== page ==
Reimagining Investment – Asia Insight
Editor’s note: The following post was written for real estate and investment professionals in Asia by Bernie Devine, Regional Director (Asia) for Yardi.
With 30+ years’ experience dedicated to real estate and technology, Bernie is a leader in digital transformation in real estate and using data to create a more competitive and collaborative environment. He supports real estate clients with Retail, Commercial, Industrial, Residential and Mixed Use assets, helping them to grow their operations, create efficiencies, and gain better insight into their business. His expertise includes asset and investment management, private equity, operations improvement, program and project management, finance, technology implementation and compliance.
Currently responsible for the growth of Yardi Systems in Asia, Bernie lives in Hong Kong and is a qualified accountant and economist. He has published over 60 articles and has extensive public speaking experience.
I’ve recently seen a lot of discussion around the tokenisation of real estate investments. Some has been sensible, but some has missed a few key points.
Two key challenges of the real estate market for the last 400 years when compared to other investment asset classes are the slow pace of transactions (it takes a long time for ownership to be transferred) and liquidity (the purchase price is so large that only a limited market of buyers exists). There have been many innovations over the years (Such as private equity funds and REITS) that have sought to address these issues, but the proptech community now thinks it may have a better solution.
Tokenisation of real estate investments is about changing the way ownership of an asset is represented. It’s proposed that this change in ownership model will open up how the purchase of the asset is funded and how ownership is transferred.
Basically, if ownership can be broken down into smaller portions then there are more people who can afford to buy a portion which means that those smaller portions will be easier to sell, creating a more liquid market. Similarly, if those smaller portions can be transferred safely from one owner to another faster and more reliably then this creates greater access and liquidity. This is the value proposition.
Now, I am all in favour of any tool that makes a market more efficient with greater liquidity. But there are some barriers.
Some challenges of tokenisation
A lot of this discussion comes back to compliance and regulations. I may not have a full grasp of all the legal complexities surrounding this, but I have enough experience to provide an opinion:
From a legal perspective the transfer of real estate titles is controlled by specific regulations in each market and typically uses a title registration and transfer process that involves a government department as the host of the register. Replacing this with a token representing ownership would need new laws to recognise the new form of ownership and transfer. When a dispute arises, a court will be needed to settle it and that court will look for laws that provide direction. Without laws enabling a court to recognise and enforce tokenisation I’m not sure where a token owner would stand. There is also the issue of the applicability of laws specific to real estate and their applicability if a token represents ownership. The specific laws I’m thinking of relate to getting a court order for eviction and the concept of vacant possession. I’m no expert but much of the law around this area relies on a reference to land titles and lease registries managed by government departments. I’m pretty sure most owners would not want to lose the protection those laws offer.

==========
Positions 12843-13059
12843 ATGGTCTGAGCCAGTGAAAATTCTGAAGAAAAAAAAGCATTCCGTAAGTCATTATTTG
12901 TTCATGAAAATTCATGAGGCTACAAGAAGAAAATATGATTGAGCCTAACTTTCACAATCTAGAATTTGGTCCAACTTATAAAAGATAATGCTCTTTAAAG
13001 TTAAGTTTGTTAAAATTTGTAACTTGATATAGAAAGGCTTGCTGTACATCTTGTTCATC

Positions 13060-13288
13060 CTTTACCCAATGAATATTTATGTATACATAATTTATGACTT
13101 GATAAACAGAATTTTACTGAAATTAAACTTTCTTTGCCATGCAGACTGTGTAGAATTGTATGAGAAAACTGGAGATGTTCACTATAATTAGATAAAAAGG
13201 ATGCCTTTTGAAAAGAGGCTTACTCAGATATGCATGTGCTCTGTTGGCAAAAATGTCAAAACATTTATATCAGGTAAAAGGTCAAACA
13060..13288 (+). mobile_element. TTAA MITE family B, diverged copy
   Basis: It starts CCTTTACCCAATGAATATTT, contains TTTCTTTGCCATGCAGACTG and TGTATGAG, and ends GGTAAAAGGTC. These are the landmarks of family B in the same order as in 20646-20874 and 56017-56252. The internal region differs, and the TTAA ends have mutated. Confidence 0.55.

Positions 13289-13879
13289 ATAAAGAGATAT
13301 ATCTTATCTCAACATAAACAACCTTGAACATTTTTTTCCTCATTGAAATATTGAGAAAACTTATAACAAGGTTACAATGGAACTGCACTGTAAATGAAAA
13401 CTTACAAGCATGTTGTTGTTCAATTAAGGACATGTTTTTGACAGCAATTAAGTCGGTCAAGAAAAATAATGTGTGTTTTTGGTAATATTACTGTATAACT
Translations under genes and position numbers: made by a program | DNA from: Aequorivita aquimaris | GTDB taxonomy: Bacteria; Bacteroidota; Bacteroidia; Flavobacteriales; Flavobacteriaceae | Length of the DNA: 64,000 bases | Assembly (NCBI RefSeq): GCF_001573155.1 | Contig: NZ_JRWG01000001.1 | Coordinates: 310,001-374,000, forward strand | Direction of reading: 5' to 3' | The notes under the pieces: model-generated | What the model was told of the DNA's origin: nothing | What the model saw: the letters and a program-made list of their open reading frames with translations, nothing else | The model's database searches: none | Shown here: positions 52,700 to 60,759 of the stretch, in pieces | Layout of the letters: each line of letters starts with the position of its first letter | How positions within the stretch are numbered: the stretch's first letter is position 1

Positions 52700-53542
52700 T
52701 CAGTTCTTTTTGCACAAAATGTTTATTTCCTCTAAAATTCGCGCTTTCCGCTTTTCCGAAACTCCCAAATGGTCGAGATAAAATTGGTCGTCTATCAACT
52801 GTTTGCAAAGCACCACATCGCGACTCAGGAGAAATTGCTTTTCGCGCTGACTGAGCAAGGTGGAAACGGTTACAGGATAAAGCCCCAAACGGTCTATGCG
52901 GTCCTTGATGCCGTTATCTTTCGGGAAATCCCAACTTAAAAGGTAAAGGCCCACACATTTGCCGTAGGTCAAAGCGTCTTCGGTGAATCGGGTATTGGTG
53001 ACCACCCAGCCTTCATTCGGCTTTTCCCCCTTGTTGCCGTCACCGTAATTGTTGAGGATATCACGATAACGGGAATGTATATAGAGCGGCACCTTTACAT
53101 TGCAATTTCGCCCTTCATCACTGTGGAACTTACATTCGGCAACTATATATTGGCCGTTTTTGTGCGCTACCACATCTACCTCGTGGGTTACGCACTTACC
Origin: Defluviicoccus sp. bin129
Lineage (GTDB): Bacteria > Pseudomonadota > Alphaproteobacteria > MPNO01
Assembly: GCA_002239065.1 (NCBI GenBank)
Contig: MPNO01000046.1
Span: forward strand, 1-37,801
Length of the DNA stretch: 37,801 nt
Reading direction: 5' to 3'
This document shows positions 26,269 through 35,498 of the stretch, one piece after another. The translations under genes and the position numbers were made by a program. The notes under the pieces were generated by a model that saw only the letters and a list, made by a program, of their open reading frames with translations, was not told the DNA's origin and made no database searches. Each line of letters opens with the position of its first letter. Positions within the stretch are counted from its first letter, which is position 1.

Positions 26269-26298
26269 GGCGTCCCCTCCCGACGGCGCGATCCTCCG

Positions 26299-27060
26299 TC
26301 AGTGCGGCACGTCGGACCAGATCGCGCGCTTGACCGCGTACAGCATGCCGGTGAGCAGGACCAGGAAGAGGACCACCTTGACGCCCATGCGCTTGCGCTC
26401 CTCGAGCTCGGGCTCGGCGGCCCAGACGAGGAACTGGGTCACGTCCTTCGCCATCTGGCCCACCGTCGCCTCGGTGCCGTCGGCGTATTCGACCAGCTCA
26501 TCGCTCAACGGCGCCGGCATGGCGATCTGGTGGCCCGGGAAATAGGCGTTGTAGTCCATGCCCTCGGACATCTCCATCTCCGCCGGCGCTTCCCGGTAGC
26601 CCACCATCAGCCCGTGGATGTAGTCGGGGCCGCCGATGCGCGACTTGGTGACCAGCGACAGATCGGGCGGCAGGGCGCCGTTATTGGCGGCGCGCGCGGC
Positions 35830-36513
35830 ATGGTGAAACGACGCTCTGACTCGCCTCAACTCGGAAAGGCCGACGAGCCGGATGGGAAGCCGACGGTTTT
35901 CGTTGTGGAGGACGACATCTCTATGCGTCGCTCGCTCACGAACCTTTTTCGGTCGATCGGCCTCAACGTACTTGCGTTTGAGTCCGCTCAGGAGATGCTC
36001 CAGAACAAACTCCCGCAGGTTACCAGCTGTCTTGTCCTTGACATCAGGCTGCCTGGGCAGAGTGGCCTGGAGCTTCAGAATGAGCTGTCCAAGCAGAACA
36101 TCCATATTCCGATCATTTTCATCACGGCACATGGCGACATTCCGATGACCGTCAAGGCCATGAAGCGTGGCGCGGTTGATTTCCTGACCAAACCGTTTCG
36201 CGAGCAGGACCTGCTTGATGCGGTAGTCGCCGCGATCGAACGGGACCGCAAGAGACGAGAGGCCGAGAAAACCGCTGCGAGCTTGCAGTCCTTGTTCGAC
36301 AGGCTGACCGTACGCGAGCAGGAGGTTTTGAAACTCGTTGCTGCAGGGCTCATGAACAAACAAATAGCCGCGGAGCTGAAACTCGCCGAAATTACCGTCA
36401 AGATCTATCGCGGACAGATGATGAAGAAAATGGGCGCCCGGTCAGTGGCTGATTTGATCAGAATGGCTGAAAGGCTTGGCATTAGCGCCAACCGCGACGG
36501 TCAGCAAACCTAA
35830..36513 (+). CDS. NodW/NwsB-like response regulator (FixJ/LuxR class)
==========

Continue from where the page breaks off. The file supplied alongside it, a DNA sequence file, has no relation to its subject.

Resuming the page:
Investing in any form is regulated in most markets. Unlisted vehicles are subject to limits of the number of members and sometimes on the minimum investment size. Listed vehicles are very expensive to set up and have may regulations to control risk – as they accept investments from the general public. REITs are a special class of listed vehicle – they usually have tax benefits associated with their structure and this means even stricter rules on what they can do. Replacing these investment models by allowing people to buy a token – the closest representation is to have a corporate title on the asset and people buy shares in the corporate title. This corporate title if unlisted is currently limited to a small number of members – usually 50, depending on local regulations.
If these tokens were listed on an exchange where they are traded, then you are getting into trading securities and that also gets caught in legislation around exchange licenses in most places. What this means is not only would the tokens be subject to investment regulation but the exchanges they are traded on would also be regulated like any other stock exchange. For example, In Hong Kong digital tokens are considered virtual commodities, not currency, and in some cases are regarded as securities, meaning they are subject to securities law and any exchange they are traded on as a securities exchange.
So this then creates some challenges to be overcome for tokenisation to become a reality. When comparing these models to existing solutions there are a number of points to observe. See this PDF for more details.
Ultimately, I think that tokenisation of real estate will yield benefits and should be progressed. Much of the success that is proposed relies on changes to legislation that will be hard won. How long those changes take, or whether this idea has permanent staying power, remains to be seen.